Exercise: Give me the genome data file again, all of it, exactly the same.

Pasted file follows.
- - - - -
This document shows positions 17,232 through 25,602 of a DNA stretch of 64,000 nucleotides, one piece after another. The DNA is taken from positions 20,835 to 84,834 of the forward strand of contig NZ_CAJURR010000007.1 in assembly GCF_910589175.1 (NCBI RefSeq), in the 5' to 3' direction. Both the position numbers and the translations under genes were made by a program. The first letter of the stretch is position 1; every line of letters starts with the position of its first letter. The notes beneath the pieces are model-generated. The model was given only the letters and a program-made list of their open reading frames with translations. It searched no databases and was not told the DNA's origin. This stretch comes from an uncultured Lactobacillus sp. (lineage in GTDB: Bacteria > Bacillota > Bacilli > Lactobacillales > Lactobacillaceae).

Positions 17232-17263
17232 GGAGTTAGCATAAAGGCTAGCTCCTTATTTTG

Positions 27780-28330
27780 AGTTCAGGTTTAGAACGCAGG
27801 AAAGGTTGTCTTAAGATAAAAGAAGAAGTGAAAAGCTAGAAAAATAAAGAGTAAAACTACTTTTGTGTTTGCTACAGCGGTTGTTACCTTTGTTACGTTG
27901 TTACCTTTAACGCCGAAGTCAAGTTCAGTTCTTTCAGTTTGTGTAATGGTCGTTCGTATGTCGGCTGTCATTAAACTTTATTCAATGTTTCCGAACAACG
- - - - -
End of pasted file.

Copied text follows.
This document shows positions 17,232 through 25,602 of a DNA stretch of 64,000 nucleotides, one piece after another. The DNA is taken from positions 20,835 to 84,834 of the forward strand of contig NZ_CAJURR010000007.1 in assembly GCF_910589175.1 (NCBI RefSeq), in the 5' to 3' direction. Both the position numbers and the translations under genes were made by a program. The first letter of the stretch is position 1; every line of letters starts with the position of its first letter. The notes beneath the pieces are model-generated. The model was given only the letters and a program-made list of their open reading frames with translations. It searched no databases and was not told the DNA's origin. This stretch comes from an uncultured Lactobacillus sp. (lineage in GTDB: Bacteria > Bacillota > Bacilli > Lactobacillales > Lactobacillaceae).

Positions 17232-17263
17232 GGAGTTAGCATAAAGGCTAGCTCCTTATTTTG

Positions 27780-28330
27780 AGTTCAGGTTTAGAACGCAGG
27801 AAAGGTTGTCTTAAGATAAAAGAAGAAGTGAAAAGCTAGAAAAATAAAGAGTAAAACTACTTTTGTGTTTGCTACAGCGGTTGTTACCTTTGTTACGTTG
27901 TTACCTTTAACGCCGAAGTCAAGTTCAGTTCTTTCAGTTTGTGTAATGGTCGTTCGTATGTCGGCTGTCATTAAACTTTATTCAATGTTTCCGAACAACG